Did Bitcoin Futures Trigger Cryptocurrency Collapse?

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Bitcoin futures may have triggered the massive plunge in prices on cryptocurrency markets over the past seven months.

In December, Bitcoin peaked at an all-time high of $19,345, but has been in free fall ever since along with every other coin and token.

Since peaking, the market has seen a correction of between 70% and 80%.

Investors and economists have made two observations.

Firstly, the cryptocurrency market is still in infancy, and wild price swings should be expected in the same way as babies have tantrums.

Peak and trough

Investors like BitMEX CEO Arthur Hayes talk up cryptocurrency investment by pointing out that despite the volatility, the market is still 300% up in 12 months.

Japanese economist Yukio Noguchi has put forward another theory – the opening of a Bitcoin futures market late in 2018 directly contributed to the fall in price and that because of the market, the price of Bitcoin will not rise to such levels again.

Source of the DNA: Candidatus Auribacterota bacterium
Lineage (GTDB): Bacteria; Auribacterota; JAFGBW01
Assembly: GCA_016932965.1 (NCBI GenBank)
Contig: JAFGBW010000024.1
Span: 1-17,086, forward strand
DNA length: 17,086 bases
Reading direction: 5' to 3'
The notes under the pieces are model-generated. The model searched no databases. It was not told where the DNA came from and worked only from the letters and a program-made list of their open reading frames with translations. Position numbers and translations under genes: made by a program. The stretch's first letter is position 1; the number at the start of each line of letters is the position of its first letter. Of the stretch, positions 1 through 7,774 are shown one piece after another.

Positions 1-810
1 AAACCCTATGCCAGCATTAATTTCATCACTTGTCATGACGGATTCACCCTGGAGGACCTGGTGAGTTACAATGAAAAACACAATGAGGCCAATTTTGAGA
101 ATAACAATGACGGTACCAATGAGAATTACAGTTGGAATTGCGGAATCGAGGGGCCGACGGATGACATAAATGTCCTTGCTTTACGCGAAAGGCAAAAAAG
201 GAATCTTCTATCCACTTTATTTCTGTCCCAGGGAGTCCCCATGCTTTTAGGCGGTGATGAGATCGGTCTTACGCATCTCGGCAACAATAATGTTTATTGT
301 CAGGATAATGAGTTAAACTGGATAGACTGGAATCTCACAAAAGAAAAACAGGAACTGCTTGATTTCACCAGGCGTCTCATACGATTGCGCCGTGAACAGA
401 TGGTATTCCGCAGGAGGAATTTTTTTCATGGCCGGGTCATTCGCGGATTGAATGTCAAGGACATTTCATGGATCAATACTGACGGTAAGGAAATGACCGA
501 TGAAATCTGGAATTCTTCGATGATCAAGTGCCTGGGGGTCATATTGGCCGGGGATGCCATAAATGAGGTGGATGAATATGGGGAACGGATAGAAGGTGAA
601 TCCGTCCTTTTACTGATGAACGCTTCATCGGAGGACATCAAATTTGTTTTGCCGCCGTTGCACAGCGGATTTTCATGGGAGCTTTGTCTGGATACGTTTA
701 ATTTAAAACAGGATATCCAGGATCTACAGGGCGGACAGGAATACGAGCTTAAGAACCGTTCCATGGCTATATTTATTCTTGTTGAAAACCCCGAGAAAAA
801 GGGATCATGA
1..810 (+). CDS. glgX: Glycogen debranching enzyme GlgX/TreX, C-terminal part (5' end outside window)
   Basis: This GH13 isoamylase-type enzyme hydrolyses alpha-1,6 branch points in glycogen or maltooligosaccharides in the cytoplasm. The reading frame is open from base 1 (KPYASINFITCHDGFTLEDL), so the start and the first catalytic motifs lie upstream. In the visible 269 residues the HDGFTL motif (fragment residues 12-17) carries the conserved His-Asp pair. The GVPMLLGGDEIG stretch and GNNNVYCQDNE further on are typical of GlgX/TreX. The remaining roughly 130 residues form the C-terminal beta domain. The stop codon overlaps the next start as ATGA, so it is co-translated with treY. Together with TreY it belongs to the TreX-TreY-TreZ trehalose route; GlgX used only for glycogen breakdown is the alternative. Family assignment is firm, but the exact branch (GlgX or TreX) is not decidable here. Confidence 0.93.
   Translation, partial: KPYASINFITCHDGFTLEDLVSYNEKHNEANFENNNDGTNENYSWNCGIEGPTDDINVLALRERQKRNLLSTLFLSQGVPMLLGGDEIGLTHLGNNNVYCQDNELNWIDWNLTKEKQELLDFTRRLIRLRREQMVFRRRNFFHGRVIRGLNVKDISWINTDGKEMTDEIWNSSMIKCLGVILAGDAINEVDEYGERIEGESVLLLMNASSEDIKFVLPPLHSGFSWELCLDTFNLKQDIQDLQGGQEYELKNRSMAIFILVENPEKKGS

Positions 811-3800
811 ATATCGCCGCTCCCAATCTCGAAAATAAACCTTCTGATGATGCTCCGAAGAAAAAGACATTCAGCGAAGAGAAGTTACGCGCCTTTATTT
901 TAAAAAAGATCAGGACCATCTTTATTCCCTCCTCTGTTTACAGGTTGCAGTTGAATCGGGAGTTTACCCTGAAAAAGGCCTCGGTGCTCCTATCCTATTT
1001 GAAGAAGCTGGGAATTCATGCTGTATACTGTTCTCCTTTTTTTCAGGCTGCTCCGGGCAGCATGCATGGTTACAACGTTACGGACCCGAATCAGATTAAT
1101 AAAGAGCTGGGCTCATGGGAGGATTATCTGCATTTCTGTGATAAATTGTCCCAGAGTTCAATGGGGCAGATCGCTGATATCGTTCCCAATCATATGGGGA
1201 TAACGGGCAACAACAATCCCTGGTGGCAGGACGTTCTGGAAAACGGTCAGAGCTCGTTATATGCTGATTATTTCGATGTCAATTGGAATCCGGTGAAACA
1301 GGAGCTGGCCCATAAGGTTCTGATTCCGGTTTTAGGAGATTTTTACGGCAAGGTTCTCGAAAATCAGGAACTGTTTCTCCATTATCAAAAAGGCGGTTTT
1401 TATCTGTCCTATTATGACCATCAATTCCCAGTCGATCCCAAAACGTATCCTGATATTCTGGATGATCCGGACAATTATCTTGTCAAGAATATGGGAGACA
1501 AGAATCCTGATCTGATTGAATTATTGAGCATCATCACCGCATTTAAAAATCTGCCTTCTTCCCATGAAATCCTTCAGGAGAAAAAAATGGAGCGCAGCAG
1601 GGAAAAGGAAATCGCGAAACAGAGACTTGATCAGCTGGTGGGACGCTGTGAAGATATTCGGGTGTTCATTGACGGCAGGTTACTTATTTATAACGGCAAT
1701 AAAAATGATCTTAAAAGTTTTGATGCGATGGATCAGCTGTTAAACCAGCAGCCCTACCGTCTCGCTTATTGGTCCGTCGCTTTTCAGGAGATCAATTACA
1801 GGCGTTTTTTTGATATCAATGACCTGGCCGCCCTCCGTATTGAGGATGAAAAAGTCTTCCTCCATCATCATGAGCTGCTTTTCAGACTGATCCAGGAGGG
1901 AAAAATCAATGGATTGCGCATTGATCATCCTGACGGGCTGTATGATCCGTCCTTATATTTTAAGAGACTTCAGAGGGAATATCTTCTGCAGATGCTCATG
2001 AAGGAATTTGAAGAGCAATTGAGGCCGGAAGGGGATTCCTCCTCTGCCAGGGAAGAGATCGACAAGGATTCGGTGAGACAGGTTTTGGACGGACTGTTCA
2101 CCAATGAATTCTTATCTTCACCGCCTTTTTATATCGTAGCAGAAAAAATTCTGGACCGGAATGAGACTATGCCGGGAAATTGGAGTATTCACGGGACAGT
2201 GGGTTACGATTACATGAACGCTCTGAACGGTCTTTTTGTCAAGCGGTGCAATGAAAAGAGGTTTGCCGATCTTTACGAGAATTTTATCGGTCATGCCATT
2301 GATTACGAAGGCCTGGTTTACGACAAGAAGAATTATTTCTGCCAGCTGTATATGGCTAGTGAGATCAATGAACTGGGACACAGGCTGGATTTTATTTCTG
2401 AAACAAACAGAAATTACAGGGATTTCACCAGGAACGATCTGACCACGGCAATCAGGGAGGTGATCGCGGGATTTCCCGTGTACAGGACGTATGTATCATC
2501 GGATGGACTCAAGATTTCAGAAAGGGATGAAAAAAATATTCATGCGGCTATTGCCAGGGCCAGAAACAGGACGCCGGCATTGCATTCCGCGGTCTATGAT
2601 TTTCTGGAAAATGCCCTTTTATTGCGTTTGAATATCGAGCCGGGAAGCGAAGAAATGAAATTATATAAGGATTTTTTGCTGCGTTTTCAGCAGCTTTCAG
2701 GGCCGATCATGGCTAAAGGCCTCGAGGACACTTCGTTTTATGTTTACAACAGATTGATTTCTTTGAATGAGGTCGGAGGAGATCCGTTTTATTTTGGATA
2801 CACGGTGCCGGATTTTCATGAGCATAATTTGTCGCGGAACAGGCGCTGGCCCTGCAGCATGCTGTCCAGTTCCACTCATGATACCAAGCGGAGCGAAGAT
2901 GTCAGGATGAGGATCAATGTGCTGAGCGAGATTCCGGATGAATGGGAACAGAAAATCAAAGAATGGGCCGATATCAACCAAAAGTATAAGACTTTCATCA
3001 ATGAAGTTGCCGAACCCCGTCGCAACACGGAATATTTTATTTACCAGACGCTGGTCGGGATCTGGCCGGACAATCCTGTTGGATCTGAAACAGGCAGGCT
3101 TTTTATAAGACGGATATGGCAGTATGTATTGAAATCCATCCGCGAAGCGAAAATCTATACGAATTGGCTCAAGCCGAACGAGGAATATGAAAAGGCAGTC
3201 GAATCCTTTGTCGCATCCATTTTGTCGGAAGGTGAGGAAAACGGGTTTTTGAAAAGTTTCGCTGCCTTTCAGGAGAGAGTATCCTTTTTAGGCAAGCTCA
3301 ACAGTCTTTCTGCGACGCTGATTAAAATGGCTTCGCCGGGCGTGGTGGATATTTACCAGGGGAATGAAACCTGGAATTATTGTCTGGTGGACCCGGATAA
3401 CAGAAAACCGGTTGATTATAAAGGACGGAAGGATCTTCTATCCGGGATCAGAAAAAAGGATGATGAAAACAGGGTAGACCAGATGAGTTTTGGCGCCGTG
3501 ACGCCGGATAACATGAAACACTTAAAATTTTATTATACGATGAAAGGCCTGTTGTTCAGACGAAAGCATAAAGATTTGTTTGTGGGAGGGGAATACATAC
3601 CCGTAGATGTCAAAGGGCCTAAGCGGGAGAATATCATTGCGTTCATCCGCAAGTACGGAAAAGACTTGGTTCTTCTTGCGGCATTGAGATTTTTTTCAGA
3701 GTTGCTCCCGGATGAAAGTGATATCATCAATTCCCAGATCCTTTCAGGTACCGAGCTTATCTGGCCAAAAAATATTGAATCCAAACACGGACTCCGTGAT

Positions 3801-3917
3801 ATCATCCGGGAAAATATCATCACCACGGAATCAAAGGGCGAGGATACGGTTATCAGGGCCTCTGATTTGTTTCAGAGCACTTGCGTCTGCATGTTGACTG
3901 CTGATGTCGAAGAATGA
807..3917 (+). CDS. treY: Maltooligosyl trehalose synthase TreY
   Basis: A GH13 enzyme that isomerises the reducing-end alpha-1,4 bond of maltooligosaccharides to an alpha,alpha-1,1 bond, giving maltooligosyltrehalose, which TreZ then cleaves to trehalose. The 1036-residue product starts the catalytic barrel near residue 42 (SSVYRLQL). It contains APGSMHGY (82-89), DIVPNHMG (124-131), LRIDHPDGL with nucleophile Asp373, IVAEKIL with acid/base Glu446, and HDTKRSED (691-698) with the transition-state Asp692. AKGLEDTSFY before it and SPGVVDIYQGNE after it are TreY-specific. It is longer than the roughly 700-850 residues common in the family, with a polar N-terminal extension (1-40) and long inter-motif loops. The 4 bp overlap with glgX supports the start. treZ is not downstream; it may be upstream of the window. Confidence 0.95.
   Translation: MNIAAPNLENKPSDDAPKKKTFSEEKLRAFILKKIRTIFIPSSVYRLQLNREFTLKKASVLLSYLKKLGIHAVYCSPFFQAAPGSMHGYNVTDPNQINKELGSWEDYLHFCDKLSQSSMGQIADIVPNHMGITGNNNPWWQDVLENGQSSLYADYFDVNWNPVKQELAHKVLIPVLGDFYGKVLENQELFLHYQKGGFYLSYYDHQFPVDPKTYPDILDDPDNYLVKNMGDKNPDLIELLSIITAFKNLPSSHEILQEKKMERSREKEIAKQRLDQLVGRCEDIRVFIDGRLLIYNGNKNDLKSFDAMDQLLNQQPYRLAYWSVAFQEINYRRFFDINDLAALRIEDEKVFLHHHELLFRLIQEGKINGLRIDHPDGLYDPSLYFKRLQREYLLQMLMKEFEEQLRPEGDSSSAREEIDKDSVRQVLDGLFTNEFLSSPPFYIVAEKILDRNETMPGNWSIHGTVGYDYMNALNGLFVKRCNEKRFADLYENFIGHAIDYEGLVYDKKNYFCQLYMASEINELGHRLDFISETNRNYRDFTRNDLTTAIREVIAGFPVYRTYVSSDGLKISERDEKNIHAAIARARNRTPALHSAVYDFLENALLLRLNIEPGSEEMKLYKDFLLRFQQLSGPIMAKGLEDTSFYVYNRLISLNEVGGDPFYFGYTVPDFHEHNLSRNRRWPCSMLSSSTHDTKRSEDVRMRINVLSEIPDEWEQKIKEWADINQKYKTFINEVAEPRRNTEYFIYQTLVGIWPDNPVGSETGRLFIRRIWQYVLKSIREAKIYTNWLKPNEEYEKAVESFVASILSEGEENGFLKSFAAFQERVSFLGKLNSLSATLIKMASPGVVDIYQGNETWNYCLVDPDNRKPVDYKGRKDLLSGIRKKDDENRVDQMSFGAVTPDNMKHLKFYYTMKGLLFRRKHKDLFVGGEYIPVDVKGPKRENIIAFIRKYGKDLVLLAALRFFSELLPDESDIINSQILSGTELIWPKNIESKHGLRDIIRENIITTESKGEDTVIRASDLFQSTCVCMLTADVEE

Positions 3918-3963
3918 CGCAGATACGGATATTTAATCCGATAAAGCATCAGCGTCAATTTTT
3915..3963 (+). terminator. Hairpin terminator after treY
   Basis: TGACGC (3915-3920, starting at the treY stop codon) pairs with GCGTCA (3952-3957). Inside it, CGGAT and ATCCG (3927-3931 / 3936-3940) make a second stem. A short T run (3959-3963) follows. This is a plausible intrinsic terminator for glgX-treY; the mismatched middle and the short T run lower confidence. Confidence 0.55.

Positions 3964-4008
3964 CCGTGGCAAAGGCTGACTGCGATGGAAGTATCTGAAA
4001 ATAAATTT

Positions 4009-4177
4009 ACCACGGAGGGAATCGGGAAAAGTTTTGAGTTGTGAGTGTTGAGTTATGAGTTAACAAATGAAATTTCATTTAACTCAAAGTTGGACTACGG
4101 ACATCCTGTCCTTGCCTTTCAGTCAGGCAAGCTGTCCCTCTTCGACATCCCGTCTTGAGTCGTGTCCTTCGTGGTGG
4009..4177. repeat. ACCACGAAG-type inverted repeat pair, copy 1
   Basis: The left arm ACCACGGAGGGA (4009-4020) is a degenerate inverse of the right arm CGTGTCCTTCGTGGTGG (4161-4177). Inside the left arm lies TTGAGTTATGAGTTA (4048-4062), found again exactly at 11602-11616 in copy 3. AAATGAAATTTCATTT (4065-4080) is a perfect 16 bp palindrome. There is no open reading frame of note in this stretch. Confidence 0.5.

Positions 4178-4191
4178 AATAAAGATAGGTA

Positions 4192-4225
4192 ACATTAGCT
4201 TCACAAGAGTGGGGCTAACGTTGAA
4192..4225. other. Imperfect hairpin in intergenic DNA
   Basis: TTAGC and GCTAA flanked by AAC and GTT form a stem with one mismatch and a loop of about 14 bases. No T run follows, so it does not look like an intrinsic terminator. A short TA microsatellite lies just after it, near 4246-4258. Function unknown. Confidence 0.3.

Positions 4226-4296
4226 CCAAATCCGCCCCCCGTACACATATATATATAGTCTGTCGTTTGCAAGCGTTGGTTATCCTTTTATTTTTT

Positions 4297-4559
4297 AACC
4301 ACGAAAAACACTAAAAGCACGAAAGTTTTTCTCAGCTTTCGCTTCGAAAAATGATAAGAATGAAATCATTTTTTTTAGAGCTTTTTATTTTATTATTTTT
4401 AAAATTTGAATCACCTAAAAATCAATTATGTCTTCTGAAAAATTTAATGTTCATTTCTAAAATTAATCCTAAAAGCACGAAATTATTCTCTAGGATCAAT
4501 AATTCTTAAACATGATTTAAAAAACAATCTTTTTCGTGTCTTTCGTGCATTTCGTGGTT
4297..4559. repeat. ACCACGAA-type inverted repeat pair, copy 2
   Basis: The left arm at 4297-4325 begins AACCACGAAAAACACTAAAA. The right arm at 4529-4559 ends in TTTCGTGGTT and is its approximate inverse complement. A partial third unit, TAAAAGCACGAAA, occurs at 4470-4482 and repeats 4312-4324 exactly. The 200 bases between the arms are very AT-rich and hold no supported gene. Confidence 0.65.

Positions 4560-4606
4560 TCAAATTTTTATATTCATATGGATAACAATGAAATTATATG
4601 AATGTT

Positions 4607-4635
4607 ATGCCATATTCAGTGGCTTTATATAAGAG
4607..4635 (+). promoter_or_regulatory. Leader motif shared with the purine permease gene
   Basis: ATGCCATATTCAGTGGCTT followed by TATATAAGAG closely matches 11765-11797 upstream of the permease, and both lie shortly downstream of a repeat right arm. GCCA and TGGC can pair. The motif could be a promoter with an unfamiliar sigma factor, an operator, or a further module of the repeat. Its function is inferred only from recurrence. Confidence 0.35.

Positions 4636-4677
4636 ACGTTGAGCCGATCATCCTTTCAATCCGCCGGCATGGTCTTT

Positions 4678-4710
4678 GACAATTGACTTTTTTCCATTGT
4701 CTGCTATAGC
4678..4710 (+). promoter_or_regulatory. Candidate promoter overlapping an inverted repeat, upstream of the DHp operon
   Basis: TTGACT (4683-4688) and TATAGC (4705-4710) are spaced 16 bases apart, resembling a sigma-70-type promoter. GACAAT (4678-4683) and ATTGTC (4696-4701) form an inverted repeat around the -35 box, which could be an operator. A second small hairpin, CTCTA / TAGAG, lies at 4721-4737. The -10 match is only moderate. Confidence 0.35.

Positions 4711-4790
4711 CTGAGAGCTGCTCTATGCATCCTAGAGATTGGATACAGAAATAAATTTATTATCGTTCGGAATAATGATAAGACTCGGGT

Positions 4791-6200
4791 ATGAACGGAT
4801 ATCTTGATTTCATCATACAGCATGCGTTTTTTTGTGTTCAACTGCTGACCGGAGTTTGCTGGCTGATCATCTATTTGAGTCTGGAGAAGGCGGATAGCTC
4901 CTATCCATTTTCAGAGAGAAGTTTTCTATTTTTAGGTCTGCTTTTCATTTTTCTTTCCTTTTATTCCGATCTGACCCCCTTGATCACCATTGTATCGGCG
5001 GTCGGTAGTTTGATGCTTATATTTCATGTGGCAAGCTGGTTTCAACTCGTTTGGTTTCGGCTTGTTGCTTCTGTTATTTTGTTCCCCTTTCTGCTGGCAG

The Cboe Futures Exchange started trading Bitcoin on December 10. The price peaked five days later.

The US Federal Reserve in San Francisco supports his view.

In a paper, the Fed says: ““The rapid run-up and subsequent fall in the price after the introduction of futures does not appear to be a coincidence. Rather, it is consistent with trading behaviour that typically accompanies the introduction of futures markets for an asset.

Self-fulfilling prophecy

“As with a self-fulfilling prophecy, demand from optimists pushed the price of bitcoin up, energizing more people to join in and keep pushing up the price. Pessimists, however, had no mechanism available to put money behind their belief that the bitcoin price would collapse. So they were left to wait for their ‘I told you so’ moment.”

This came with the opening of the futures market which gave them that mechanism.

Other respected investors are split over the future of cryptocurrency.

Some, like billionaire Warren Buffett claim that cryptocurrencies are a bubble waiting to burst, speculation at best and Ponzi schemes at worst. Others, like security innovator John McAfee, hail them as the future and see digital currency replacing traditional cash.

The Fed economists point to the housing bubble a decade ago, which was driven by financial innovation such as securitization of mortgage debt.

“The subsequent bus was driven by the creation of instruments that allow pessimistic investors to bet against the housing market,” they said in the report How Futures Trading Changed Bitcoin Prices

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